The installation took longer than planned, mainly because of the unclear instructions -- I suspect a literal google
translation of the Russian manual at play here, resulting in "RussEnglish".
The colour coding of wires for the controller was the worst offender, because both ends had different coloured wires and the instructions were of little help.
The orientation of terminals to be placed within the connectors also needed sleuthing.
The air outlet as mentioned has one or two too-many 90 degree bends, first from the heater and down towards the floor, then into the bulkhead, then at the very end into the cabin. This I suspect is causing backed up heat over the exchanger.
looms looked very long...about 6 metres. So I drilled holes for the controller at the opposite end of the cabin, thinking its cabling was the same length.
Unfortunately, the controller wiring is very short, about 1.5 metres. and it wouldn't reach. So for the moment it had to be relocated over the dining table. I could splice some computer cable to join it, but sounds too fiddly.
In any case, we don't plan to run the heater according to the controller's inbuilt thermostat, so the position is irrelevant.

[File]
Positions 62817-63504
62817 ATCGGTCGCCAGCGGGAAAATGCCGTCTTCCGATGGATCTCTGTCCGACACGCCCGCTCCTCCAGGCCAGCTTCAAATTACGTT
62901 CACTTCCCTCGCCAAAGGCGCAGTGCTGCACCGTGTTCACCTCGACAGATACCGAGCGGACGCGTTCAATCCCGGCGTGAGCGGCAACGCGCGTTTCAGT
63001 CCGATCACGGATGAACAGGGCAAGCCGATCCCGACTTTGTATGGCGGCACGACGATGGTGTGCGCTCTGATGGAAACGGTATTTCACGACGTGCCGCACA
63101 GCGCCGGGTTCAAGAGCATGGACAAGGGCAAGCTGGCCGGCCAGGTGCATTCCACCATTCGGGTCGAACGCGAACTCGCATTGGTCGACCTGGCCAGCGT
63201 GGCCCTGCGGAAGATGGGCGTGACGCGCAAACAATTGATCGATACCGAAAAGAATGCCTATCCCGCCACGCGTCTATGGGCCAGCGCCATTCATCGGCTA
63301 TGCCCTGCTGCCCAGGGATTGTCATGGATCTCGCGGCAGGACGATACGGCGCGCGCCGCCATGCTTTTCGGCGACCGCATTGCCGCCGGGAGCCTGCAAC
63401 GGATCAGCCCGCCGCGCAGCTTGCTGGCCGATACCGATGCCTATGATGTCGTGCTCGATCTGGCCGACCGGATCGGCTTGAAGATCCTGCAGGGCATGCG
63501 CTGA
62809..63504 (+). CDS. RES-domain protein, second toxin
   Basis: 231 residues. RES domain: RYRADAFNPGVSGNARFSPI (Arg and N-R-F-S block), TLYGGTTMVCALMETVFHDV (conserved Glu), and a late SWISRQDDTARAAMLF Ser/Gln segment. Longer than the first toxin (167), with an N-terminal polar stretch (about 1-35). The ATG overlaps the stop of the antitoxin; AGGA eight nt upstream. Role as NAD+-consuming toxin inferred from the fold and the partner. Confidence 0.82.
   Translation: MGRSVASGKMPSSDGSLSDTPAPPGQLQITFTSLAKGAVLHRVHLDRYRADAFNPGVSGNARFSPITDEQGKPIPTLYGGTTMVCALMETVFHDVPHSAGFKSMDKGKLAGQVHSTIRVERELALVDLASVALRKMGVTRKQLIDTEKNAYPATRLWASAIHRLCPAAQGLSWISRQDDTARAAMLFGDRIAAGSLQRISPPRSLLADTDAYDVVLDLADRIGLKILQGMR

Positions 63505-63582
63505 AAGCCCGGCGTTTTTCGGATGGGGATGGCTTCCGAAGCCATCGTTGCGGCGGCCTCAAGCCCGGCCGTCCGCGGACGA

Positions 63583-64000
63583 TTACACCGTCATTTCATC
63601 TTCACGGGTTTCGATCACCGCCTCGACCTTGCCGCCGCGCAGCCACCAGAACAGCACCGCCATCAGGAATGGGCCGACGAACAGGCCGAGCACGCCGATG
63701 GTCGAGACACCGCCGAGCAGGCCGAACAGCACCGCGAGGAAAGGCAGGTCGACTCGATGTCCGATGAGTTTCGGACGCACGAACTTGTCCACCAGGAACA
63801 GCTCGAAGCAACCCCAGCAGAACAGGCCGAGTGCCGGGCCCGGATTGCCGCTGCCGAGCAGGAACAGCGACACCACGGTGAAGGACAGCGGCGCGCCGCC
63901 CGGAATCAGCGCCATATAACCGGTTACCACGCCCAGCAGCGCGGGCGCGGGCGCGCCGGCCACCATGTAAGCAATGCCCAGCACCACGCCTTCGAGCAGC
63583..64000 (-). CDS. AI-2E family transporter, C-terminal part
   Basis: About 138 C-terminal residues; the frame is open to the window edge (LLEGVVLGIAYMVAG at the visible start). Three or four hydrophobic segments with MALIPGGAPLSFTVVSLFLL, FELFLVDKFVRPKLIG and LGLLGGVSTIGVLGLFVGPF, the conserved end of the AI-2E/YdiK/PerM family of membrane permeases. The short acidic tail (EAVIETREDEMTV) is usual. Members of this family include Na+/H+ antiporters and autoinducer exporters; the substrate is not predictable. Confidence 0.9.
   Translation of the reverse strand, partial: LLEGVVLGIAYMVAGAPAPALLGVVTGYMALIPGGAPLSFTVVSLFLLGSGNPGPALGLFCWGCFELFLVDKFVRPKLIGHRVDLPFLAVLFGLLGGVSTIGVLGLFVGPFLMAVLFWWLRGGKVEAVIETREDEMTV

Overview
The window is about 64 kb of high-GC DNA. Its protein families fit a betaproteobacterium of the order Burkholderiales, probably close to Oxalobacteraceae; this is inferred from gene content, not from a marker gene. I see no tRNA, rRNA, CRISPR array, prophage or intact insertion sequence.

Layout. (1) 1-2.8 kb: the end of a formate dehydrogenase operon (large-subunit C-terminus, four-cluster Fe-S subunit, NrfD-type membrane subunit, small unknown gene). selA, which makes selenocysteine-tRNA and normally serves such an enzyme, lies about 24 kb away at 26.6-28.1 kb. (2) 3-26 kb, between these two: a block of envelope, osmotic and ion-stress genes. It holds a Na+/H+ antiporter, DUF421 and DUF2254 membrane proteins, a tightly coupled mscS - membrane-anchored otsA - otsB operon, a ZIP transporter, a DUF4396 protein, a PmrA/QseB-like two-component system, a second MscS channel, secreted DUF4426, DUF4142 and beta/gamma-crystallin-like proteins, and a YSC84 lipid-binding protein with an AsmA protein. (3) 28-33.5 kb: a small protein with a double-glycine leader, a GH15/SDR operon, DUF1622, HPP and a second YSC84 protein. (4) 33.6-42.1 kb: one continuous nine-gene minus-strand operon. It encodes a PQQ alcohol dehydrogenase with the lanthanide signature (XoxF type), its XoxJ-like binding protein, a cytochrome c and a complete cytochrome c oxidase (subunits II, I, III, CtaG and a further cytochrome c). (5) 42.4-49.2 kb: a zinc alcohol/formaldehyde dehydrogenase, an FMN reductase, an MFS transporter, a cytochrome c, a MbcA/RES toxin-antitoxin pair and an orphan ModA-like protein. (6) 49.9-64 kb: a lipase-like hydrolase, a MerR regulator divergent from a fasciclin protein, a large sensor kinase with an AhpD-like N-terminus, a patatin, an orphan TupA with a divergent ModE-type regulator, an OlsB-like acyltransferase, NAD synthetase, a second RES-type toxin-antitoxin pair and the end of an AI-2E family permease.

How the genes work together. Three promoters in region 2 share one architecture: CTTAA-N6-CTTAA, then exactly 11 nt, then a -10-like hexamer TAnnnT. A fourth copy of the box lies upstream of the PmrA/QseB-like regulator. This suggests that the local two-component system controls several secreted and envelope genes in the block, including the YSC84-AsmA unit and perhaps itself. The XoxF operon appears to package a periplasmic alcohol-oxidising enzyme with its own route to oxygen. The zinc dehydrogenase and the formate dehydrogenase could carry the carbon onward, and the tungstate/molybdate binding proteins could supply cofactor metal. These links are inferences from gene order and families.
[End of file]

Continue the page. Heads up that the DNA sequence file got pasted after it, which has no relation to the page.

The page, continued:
standpipe is for the moment just sitting in the main diesel
tank until I decide whether to have a separate tank which allows for occasional mixing with kerosene, or take fuel from the diesel filters handily located near the heater fuel pump
With my mouth I prime-sucked fuel through the heater's fuel line to the little heater pump and connected the line to it.
Pressed some buttons on the controller, and away it went, fired up right away.
Then...lots of smoke outside. Just like an old thumper diesel. Then, unexpectedly, lots of smoke from the heater itself, which was being picked up by the air inlet and blown into the cabin.
I quickly evacuated my wife and self suspecting carbon monoxide.
But it wasn't...just something that happens on a new installation until the oils are burned off.
So, as mentioned previously, all went amazingly well for three days until the rewiring of the battery
When we return we'll wrap the hot exhaust outlet in heat-proof tape, see about a separate fuel tank
and switch the 12V supply from the batteries.